Women in the Workplace 2021
The Women in the Workplace 2021 report, published by McKinsey & Company in partnership with LeanIn.Org, analyses the representation of women in corporate America, provides an overview of HR policies and programs – including HR leaders’ sentiment on the most effective diversity, equity, and inclusion practices – and explores the intersectional experiences of different groups of women at work.
The 2021 report is the seventh year of Women in the Workplace, the largest study of women in corporate America. The data set reflects contributions from 423 participating organisations employing 12 million people and more than 65,000 people surveyed on their workplace experiences; in-depth interviews were also conducted with women of diverse identities, including women of colour, LGBTQ+ women, and women with disabilities.
- The report shows that, a year and a half into the COVID-19 pandemic, women have made important gains in representation, and especially in senior leadership. But the pandemic continues to take a toll. Women are now significantly more burned out—and increasingly more so than men.
- Despite this added stress and exhaustion, women are rising to the moment as stronger leaders and taking on the extra work that comes with this: compared with men at the same level, women are doing more to support their teams and advance diversity, equity, and inclusion efforts.
- The report finds that women are also more likely to be allies to women of colour. Yet this critical work is going unrecognised and unrewarded by most companies, and that has concerning implications. Companies risk losing the very leaders they need right now, and it’s hard to imagine organisations navigating the pandemic and building inclusive workplaces if this work isn’t truly prioritised.
- The report also illustrates that disconnect between companies’ growing commitment to racial equity and the lack of improvement seen in the day-to-day experiences of women of colour. Women of colour face similar types and frequencies of microaggressions as they did two years ago—and they remain far more likely than White women to be on the receiving end of disrespectful and “othering” behaviour.
- And while more White employees see themselves as allies to women of colour, they are no more likely than last year to speak out against discrimination, mentor or sponsor women of colour, or take other actions to advocate for them. This points to the critical need for businesses to equip employees at all levels to challenge bias and show up as allies.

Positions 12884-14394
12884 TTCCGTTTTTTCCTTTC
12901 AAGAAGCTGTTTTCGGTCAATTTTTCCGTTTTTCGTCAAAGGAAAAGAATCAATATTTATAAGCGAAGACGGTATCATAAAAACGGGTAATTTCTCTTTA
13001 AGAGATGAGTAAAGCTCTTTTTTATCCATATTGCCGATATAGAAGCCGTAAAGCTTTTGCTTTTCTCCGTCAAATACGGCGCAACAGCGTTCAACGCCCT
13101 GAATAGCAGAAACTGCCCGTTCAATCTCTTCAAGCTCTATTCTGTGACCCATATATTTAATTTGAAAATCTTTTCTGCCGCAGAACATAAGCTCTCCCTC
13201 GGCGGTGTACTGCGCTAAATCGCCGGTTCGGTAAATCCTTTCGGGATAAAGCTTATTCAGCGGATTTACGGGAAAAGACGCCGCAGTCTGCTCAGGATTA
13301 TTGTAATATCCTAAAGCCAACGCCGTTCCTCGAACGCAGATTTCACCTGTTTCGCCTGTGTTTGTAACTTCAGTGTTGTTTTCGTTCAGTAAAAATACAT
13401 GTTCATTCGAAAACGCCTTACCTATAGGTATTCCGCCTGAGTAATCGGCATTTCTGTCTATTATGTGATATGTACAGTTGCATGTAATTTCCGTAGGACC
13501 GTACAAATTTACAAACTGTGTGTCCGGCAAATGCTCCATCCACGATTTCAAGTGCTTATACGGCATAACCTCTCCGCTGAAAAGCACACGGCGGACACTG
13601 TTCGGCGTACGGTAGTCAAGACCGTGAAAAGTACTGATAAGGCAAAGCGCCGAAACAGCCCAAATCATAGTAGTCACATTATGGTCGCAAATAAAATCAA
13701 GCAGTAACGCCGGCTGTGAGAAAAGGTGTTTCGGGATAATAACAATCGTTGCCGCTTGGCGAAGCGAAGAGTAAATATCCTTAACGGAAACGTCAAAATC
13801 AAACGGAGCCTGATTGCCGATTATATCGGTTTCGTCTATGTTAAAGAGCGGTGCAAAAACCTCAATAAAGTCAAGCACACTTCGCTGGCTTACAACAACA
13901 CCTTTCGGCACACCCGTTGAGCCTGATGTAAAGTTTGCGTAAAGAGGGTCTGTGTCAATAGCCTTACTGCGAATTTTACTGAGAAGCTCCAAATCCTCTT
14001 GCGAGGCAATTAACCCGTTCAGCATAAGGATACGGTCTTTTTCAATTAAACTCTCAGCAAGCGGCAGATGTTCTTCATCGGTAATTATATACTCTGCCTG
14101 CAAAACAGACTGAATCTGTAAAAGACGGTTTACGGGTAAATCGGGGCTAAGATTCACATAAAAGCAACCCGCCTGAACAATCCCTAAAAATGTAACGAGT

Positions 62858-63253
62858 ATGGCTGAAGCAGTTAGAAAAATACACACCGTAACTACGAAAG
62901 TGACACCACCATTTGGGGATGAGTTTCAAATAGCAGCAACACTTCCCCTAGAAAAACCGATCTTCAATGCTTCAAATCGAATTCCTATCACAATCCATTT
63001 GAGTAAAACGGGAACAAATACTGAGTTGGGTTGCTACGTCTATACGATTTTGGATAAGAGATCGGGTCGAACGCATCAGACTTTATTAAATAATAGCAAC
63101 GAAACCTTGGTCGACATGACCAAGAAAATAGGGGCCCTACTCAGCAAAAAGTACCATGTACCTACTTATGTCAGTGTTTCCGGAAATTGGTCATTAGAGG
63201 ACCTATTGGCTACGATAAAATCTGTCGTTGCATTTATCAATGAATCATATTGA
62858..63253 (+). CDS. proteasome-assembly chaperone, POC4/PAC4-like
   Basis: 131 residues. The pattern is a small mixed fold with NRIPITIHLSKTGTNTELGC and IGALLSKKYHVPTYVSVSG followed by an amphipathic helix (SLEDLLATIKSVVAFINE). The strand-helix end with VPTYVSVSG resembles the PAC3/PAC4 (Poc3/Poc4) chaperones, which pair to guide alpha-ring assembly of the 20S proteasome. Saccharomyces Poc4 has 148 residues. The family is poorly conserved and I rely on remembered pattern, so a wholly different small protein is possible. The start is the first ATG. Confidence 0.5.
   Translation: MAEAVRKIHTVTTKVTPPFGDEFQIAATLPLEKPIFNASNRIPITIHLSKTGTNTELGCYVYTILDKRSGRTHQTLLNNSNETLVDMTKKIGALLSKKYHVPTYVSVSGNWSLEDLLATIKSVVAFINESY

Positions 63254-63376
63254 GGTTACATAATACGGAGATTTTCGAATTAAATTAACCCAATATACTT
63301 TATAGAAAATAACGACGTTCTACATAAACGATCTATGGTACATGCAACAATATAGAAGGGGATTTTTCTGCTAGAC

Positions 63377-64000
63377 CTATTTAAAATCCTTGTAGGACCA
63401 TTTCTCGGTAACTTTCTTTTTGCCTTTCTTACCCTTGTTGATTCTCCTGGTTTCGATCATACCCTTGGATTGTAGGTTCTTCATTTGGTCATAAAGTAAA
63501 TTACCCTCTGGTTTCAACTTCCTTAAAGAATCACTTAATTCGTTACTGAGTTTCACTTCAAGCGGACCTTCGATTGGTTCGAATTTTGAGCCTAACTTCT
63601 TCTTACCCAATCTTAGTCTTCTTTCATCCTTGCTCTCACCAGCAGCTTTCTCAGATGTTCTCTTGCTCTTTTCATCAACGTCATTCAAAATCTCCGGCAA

- The state of women in corporate America
- Despite important gains, women are still underrepresented
- Women of colour lose ground at every step in the pipeline
- The “broken rung” is still holding women back
- Women are more burned out—and more so than men
- Women are setting a new standard for leadership
- Women managers are doing more to support their teams
- Women leaders are more active champions of DEI
- The work women leaders are doing drives better outcomes
- This critical well-being and DEI work is going overlooked
- A CLOSER LOOK: Women leaders face greater challenges
- Intersectional Experiences
- Asian women
- Women with disabilities
- Lesbian and bisexual women
- Black women
- Women of colour continue to have a worse experience at work
- Women of colour face a wider range of microaggressions
- The “allyship gap” persists
- White employees don’t fully understand what allyship is
- A CLOSER LOOK: Women who are “Onlys” and “double Onlys”
- A CLOSER LOOK: Mothers of young children who are “Onlys
- The road to progress
- How companies can advance diversity and inclusion
- How companies can begin to address burnout
- Looking ahead
This report was originally published on McKinsey.com.